Förster energy transfer theory as reflected in the structures of photosynthetic light-harvesting systems

Chemphyschem. 2011 Feb 25;12(3):518-31. doi: 10.1002/cphc.201000944.


Förster’s theory of resonant energy transfer underlies a fundamental process in nature, namely the harvesting of sunlight by photosynthetic life forms. The theoretical framework developed by Förster and others describes how electronic excitation migrates in the photosynthetic apparatus of plants, algae, and bacteria from light absorbing pigments to reaction centers where light energy is utilized for the eventual conversion into chemical energy. The demand for highest possible efficiency of light harvesting appears to have shaped the evolution of photosynthetic species from bacteria to plants which, despite a great variation in architecture, display common structural themes founded on the quantum physics of energy transfer as described first by Förster. Herein, Förster’s theory of excitation transfer is summarized, including recent extensions, and the relevance of the theory to photosynthetic systems as evolved in purple bacteria, cyanobacteria, and plants is demonstrated. Förster’s energy transfer formula, as used widely today in many fields of science, is also derived.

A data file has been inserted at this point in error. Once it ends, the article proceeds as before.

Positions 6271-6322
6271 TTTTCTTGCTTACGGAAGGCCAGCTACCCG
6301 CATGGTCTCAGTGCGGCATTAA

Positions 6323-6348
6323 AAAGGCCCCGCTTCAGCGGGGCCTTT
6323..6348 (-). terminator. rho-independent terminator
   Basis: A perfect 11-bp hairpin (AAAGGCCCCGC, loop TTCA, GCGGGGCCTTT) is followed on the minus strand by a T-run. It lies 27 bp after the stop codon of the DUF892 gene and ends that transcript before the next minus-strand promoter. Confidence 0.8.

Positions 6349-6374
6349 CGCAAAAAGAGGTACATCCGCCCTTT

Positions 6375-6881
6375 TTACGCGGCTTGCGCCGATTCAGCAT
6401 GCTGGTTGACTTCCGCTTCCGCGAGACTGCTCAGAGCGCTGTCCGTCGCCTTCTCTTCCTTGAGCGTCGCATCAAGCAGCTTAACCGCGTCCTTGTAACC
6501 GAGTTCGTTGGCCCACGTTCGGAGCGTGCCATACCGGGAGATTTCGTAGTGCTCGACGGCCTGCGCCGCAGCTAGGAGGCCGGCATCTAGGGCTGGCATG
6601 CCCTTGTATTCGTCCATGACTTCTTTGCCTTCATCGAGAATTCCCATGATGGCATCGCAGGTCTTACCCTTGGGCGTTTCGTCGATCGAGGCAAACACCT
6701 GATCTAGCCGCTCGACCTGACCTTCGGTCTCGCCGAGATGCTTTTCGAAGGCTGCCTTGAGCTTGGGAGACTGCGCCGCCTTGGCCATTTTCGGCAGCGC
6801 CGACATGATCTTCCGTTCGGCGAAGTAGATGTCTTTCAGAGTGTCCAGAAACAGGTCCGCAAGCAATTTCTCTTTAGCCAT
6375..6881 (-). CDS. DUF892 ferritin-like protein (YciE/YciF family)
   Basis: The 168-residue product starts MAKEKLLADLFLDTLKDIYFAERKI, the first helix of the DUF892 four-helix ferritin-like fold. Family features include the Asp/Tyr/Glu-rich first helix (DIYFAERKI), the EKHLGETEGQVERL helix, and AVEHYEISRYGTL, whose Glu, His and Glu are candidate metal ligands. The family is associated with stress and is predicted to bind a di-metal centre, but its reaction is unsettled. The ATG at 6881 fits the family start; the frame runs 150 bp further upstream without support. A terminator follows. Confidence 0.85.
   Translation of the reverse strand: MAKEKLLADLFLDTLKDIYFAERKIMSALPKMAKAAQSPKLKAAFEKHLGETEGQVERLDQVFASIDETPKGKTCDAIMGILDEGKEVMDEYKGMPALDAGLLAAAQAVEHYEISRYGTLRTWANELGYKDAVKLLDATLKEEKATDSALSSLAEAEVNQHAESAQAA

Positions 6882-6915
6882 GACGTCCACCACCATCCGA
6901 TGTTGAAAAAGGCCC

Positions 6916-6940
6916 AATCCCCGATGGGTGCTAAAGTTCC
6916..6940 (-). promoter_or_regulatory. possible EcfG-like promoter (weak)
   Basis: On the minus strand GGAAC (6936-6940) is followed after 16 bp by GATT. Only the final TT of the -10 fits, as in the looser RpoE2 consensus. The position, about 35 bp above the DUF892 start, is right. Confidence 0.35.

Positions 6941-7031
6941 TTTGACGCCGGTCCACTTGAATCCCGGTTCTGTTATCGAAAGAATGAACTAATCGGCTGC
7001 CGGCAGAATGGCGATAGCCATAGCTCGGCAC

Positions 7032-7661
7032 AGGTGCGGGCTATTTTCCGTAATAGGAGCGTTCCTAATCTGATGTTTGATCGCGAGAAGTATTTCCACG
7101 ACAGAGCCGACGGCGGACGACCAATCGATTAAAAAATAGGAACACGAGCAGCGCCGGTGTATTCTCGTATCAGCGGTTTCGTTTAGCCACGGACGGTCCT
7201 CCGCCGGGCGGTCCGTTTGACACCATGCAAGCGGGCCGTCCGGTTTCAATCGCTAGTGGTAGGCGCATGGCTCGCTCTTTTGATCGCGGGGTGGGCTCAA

Publication types

  • Research Support, N.I.H., Extramural
  • Research Support, Non-U.S. Gov't
  • Research Support, U.S. Gov't, Non-P.H.S.
  • Review

MeSH terms

  • Cyanobacteria / enzymology
  • Fluorescence Resonance Energy Transfer / methods*
  • Light-Harvesting Protein Complexes / chemistry*
  • Light-Harvesting Protein Complexes / metabolism
  • Models, Molecular
  • Models, Theoretical
  • Plants / enzymology


  • Light-Harvesting Protein Complexes